The constant beeping of the heart monitor was starting to get on my nerves. My fingers thrummed against the bed frame restlessly.
Was that light flickering or was it my imagination?
Where the hell was Frank? They had taken him in to treat his hypothermia hours ago. No doubt he had been delayed, as per usual, by people wanting to see his mechanical hand.
The graveyard shift worked its way in and began making rounds. The phones were silent. I thought we had been smart coming here, taking the risk of bleeding out so we could get to a backwoods hospital. Unfortunately these idiots thought my “hunting accident” was a suicide job gone wrong and had strapped me to the bed.
The minutes ticked by erratically. How long had we been in here? The night nurse had closed my door and I could no longer see the clock in the hallway.
I stared at my restraints, frantic. There were scissors on a surgical tray across the room that the night nurse was too frightened to come back and get. I rocked the bed back and forth roughly, forcing it towards the tray. The wheel caught something on the floor and my hospital bed tipped over sideways.
My IV was ripped out of my arm as I hit the floor, still roped to the bed. I would have screamed if I could. There were nurses in my room within seconds. I glanced past the fray of people trying to right my bed. The clock read 3:27am as I passed out.
Ice pelted my face as Frank and I trudged through the blizzard towards the house in the distance. It had been built into the side of the hill, with the basement level exposed on one side but closed off by earth on the other.
Our destination was the testing room, smack dab in the middle of the ground level. We felt rather than heard a low mechanical humming coming from the house.
We worked our way around the corner of the house towards the exhaust vent, our access point. Suddenly all I could see was thirty feet of earth looming over us to the left and the ventilation shaft.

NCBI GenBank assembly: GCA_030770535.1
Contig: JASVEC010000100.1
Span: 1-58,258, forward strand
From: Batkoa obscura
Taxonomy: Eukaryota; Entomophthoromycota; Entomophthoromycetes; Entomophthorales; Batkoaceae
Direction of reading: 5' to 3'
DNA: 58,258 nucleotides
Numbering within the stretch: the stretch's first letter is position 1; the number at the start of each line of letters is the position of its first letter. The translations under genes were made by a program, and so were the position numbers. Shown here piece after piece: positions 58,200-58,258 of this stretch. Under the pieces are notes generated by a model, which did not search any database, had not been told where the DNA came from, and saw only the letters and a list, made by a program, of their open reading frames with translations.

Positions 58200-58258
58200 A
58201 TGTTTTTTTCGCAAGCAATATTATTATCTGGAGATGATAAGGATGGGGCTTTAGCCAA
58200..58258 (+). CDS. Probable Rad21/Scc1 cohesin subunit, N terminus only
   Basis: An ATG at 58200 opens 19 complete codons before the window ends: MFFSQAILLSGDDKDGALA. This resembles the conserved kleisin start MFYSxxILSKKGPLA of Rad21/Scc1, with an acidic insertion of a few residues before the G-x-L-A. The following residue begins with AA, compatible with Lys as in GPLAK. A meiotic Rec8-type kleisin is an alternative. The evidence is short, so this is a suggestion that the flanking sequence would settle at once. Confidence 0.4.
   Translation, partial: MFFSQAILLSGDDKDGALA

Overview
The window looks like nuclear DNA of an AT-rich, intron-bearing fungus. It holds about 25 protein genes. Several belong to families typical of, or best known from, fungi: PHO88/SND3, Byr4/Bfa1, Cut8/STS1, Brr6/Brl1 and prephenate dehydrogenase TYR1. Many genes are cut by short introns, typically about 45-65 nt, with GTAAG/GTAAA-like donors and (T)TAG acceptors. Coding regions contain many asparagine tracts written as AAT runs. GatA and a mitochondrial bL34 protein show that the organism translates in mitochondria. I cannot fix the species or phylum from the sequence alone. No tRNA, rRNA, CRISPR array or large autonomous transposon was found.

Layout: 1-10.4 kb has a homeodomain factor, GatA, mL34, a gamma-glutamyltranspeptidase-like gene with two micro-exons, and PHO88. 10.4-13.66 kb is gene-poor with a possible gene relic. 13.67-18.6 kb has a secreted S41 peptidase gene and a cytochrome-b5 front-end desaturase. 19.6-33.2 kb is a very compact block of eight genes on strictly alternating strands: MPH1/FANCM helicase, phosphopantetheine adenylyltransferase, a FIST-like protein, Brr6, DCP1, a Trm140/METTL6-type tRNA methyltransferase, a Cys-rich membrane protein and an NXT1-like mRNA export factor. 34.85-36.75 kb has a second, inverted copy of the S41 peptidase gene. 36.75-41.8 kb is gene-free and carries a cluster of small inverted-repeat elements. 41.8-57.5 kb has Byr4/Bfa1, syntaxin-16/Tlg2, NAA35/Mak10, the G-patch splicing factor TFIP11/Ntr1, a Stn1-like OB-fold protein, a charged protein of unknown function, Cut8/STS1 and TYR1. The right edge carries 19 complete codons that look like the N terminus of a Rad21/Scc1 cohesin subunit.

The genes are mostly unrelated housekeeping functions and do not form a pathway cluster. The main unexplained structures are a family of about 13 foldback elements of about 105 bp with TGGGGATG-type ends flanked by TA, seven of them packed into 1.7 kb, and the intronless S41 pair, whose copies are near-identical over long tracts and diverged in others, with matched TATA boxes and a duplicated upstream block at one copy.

They’ll be in a meeting,” Frank said, “on the third floor. Every Wednesday after the staff leaves, that’s where they go.” A slight glow could be seen coming from one of the upstairs windows. It occurred to me that Frank might feel like a traitor instead of a hero. His coworkers were upstairs working on technology that he had helped create. Six years ago his knack for robotics had given him a replacement for the left hand he had been born without, and when the Krause Robotics lab caught wind of his talent and invited Frank to come work for them, he decided to take the job so he could help me.
Our genetics must have been faulty, because while Frank was born without a hand, I was born without a voice box. “I’m going to build you one,” Frank told me, “you just wait.” Krause had all the resources, but eight months ago they learned Frank wanted to build something for me and not their special project, so they kicked him out. My voice was in there and Frank was out here. He’d been trying to get it back ever since.
Using his artificial hand, Frank pulled opened the side panel to the exhaust fan and turned to me. I nodded, grabbed the sides of the narrow shaft, put my foot in Frank’s hand, and hoisted myself into the opening. A strong breeze blew me back, the heavily circulating air smelling of bleach cleaner and metal.
I worked my way forward, going over Frank’s instructions in my head. “Take the first right.” I did. “Count out thirty three panels, and you’ll be there.” One. Two. Three. “Your voice box is in the prototype, right where it would be on a human.” Eleven. Twelve. “He’ll be deactivated for the night, but your movement will set off the alarms anyway. You’ll have sixty seconds to get out, maybe less.” Twenty -six, twenty-seven. “Be ready to run.”
I removed the panel, and lowered myself in. The only light came from the red “Exit” sign glowing by the door. I pulled a chair over so I could get back into the ceiling, then turned to the prototype.
He’d been partially covered in a synthetic skin to appear less metallic, but I caught glimpses of an artificial heart and bionic left ankle as I quickly scanned the robot for signs of life. Seeing none, I pulled the false covering off the throat and felt the grind of metal on metal as I removed my voice box. The room suddenly got brighter. I looked up to see a pair of bright red eyes staring at me.
The shock rolled through my body and I hurled myself back towards the opening, but was caught by an artificial hand that felt so similar to Frank’s I was almost reassured before the machine began pulling me back.
Light flooded into the room as several men burst through the door, and four bullets were fired before one found its mark. It ripped through my upper arm so quickly that I didn’t feel the pain at first. I heard Frank’s voice screaming through the ventilation system. It startled one shooter so much he hit the prototype instead of me, disabling it. I was into the shaft and back to the exit in seconds. I threw myself into the snow and pelted down the hill, Frank right behind me. We were speeding towards the hospital in minutes.
I blinked my eyes, wondering what had woken me up. My head was killing me, but I had been righted and reconnected to my IV while unconscious. I heard yelling in the hallway. I heard Frank.
The beeping of my heart monitor increased drastically. They were here.